[Viewpoint] Korea’s child needs to come home

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[Viewpoint] Korea’s child needs to come home

Its first name is Daewoo and its family name GM.

Its birth in Incheon nearly five decades ago was glamorous.

When it manufactured the Saenara, the first sedan made in Korea, it was called the hope of car-producing Korea.

But it experienced hardship and agony as an abandoned child.

Its fate started to change in 1972, when it turned 10 years old. As its father Sinjin suffered from a shortage of money, it married the auto company off to GM. As the father died, GM took the Korea Development Bank into the family.

The auto manufacturer was then called Saehan Motor Company.

In the summer, when the company turned 16, GM remarried Daewoo. Daewoo was then a rising young jaebeol. It was very ambitious.

It took the new name, Daewoo. In 1992 it divorced GM, and Daewoo stood on its own.

Ten years after, Daewoo entered a golden age as Daewoo Motor.

It was a grandchild of the Daewoo family. The step-grandfather, Kim Woo-jung, adored his new grandchild. He did not mind taking a loan to support the company.

Other siblings in electronics, construction and securities tried to stop the chairman from doing so.

But he did not listen.

Daewoo Motor did not have the technology to produce the best cars, but it took confidence in its capability to assemble parts into quality automobiles at good prices.

Daewoo Motor made inroads not only in the United States but also in Poland and India.

Its luck, however, ran out.

When the foreign exchange crisis hit Korea in 1997, the company became strangled by its loans. In 2000, it filed for bankruptcy and went under court receivership. Leaders of the country and creditors decided to sell it abroad.

Some, though not many, tried to restore it to the nation’s top automotive company. Instead, we heard strange rumors that it need to produce more than 3 million units annually within 10 years to survive. One wants to ask, however, why it is that 1o years later, GM produces more than 10 million cars yearly but is on the verge of bankruptcy anyway.

Daewoo Motor was stripped of its clothes and put up for sale. For more than two years there was no interested buyer. The problem was its loan of 18 trillion won ($13.7 billion) compared to its assets of 12 trillion won.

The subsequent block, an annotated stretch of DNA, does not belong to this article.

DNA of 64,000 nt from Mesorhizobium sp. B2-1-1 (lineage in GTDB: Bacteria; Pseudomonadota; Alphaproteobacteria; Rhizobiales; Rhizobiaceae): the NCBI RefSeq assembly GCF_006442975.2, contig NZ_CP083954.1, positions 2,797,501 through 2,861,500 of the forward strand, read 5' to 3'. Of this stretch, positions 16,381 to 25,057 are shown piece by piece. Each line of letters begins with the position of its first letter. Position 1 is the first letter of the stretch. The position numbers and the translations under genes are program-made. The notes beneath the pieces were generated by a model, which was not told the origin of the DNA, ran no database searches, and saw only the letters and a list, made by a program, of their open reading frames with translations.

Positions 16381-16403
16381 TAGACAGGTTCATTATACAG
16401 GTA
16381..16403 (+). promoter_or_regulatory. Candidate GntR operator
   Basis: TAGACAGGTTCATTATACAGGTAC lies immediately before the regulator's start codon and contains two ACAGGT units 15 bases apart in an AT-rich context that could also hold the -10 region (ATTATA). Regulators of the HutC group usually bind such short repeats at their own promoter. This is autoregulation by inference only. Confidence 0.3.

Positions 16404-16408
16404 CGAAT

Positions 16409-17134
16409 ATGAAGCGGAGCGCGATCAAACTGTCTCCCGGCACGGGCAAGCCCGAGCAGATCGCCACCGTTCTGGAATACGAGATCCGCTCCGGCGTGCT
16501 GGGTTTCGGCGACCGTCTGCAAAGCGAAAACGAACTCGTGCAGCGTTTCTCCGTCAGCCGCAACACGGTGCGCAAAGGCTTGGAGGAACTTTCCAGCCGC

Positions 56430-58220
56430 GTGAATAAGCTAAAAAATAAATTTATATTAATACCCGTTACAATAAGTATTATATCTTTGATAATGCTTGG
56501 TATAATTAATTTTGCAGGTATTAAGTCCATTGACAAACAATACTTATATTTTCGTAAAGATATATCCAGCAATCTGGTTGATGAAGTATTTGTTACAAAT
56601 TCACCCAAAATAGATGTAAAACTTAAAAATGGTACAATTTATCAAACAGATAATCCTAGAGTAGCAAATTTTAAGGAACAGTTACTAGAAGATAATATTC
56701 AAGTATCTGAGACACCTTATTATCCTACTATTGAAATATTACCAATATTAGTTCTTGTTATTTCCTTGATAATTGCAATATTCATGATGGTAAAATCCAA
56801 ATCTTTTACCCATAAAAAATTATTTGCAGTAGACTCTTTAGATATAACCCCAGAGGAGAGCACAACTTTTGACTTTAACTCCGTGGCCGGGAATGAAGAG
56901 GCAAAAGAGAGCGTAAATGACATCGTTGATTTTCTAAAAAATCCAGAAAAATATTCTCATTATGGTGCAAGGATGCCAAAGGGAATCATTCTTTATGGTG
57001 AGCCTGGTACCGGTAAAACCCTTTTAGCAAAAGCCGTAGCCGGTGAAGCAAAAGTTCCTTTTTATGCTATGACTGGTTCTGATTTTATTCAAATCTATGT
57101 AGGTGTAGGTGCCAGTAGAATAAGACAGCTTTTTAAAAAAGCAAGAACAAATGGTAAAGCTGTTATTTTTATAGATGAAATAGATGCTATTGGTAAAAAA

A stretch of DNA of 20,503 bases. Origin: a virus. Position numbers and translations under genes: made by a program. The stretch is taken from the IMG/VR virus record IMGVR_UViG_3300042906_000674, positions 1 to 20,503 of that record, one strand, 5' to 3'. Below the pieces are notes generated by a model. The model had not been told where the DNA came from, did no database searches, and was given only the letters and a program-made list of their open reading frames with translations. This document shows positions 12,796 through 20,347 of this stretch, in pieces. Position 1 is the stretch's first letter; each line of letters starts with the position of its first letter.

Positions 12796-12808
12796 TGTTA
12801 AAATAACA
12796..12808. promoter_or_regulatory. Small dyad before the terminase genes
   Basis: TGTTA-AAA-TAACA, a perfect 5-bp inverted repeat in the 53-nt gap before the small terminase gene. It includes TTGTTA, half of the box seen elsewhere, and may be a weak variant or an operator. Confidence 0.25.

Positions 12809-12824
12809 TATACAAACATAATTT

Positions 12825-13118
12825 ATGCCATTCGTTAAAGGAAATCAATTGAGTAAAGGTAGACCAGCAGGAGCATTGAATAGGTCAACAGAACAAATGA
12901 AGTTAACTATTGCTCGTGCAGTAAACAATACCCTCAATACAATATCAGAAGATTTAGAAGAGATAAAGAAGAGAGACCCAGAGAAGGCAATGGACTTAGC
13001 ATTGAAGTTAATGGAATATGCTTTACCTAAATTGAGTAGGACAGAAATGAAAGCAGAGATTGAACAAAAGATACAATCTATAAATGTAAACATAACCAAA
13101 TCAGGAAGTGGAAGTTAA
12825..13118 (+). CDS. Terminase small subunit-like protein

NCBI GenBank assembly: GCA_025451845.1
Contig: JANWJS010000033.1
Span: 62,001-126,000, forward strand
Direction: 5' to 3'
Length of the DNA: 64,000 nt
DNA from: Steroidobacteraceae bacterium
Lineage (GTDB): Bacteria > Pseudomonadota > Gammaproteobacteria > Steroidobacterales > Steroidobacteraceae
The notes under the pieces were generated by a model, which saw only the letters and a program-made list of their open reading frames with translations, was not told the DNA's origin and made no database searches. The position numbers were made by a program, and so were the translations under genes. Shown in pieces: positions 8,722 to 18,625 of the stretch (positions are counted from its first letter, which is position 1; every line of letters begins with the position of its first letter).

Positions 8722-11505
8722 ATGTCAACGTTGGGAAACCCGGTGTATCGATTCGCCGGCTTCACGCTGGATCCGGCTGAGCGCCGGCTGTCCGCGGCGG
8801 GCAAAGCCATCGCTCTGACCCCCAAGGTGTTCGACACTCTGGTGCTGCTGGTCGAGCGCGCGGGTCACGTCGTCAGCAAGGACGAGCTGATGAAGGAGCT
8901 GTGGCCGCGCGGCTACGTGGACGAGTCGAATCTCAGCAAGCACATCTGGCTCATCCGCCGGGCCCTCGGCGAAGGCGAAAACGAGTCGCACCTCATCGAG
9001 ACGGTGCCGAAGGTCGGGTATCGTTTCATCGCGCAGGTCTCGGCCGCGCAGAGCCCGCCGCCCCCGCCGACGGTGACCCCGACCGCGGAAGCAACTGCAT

Thanks to painful restructuring, it barely saw a surplus in 2004. It was only then that GM adopted Daewoo as if were a benevolent stepfather. GM even took a generous sum for the expense of bringing up the kid.

A decade has passed since Daewoo Motor was sold off to GM.

For the large part, Daewoo seemed happy. Now, though, it once again faces difficulties.

It seeks help everywhere, but there are no easy solutions.

The stepfather, GM, has its own problems. Since the economic crisis broke out, Americans want to protect domestic businesses first. GM still has vivid memories of being able to get benefits by being stubborn. That is why Nick Riley, the chief of GM operations in the Asia and Pacific region, declared the company would not provide aid to Daewoo.

By the way, KDB is the second-largest shareholder of Daewoo, with 28 percent of shares.

The KDB feels stuck as well.

Since Daewoo has its own stepfather, the Korean bank has no reason to take on additional expenses to bring up the child. But if Daewoo collapses, our country will suffer. Although its family name has changed, Daewoo is still rooted in Korea. It has 17,000 Korean employees.

If the issue is neglected, the country might turn upside down, and the administration might be taken over.

That is why the political circles talk about giving millions in won to the automaker.

Both GM and the KDB know a lot about those talks.

Now it is about time to think about bringing Daewoo back home.

We can take it from GM.

The KDB can take care of Daewoo first. In five to 10 years, when the time is right, we can find a good Korean parent for the company. That’s a good reason to use taxpayer money to save the company.

It would be a good idea to redraw the map of Korea’s entire auto industry.

Ssangyong, Daewoo’s little brother, is also in trouble. It was adopted by a Chinese parent and then abandoned again. It is on the verge of starving to death. We can think about merging them.

If the two are merged there is more to gain than to lose. The foundation of Korea’s auto industry will be enhanced. Nobody knows, but perhaps in 10 years Daewoo will have overcome all the hardship and agony and be reborn as one of the world’s best automakers.

The writer is an economic news editor of the Joongang Sunday.


by Yi Jung-jae

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